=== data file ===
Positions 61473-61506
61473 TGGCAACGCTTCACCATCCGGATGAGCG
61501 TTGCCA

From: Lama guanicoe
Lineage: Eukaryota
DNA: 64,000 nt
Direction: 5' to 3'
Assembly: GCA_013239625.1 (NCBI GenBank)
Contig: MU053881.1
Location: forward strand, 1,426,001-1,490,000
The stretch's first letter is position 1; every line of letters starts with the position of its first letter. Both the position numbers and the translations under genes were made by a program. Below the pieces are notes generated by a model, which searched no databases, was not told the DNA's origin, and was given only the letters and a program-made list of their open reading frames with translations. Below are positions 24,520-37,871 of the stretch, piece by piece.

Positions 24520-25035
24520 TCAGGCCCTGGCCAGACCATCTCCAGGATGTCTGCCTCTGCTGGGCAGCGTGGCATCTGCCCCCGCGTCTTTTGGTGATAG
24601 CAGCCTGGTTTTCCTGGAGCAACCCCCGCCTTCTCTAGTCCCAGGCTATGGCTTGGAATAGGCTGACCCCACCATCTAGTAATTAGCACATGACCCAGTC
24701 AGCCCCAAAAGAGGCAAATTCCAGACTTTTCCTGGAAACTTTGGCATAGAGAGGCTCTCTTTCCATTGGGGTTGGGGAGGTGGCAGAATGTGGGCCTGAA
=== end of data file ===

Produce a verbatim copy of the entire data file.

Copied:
Positions 61473-61506
61473 TGGCAACGCTTCACCATCCGGATGAGCG
61501 TTGCCA

From: Lama guanicoe
Lineage: Eukaryota
DNA: 64,000 nt
Direction: 5' to 3'
Assembly: GCA_013239625.1 (NCBI GenBank)
Contig: MU053881.1
Location: forward strand, 1,426,001-1,490,000
The stretch's first letter is position 1; every line of letters starts with the position of its first letter. Both the position numbers and the translations under genes were made by a program. Below the pieces are notes generated by a model, which searched no databases, was not told the DNA's origin, and was given only the letters and a program-made list of their open reading frames with translations. Below are positions 24,520-37,871 of the stretch, piece by piece.

Positions 24520-25035
24520 TCAGGCCCTGGCCAGACCATCTCCAGGATGTCTGCCTCTGCTGGGCAGCGTGGCATCTGCCCCCGCGTCTTTTGGTGATAG
24601 CAGCCTGGTTTTCCTGGAGCAACCCCCGCCTTCTCTAGTCCCAGGCTATGGCTTGGAATAGGCTGACCCCACCATCTAGTAATTAGCACATGACCCAGTC
24701 AGCCCCAAAAGAGGCAAATTCCAGACTTTTCCTGGAAACTTTGGCATAGAGAGGCTCTCTTTCCATTGGGGTTGGGGAGGTGGCAGAATGTGGGCCTGAA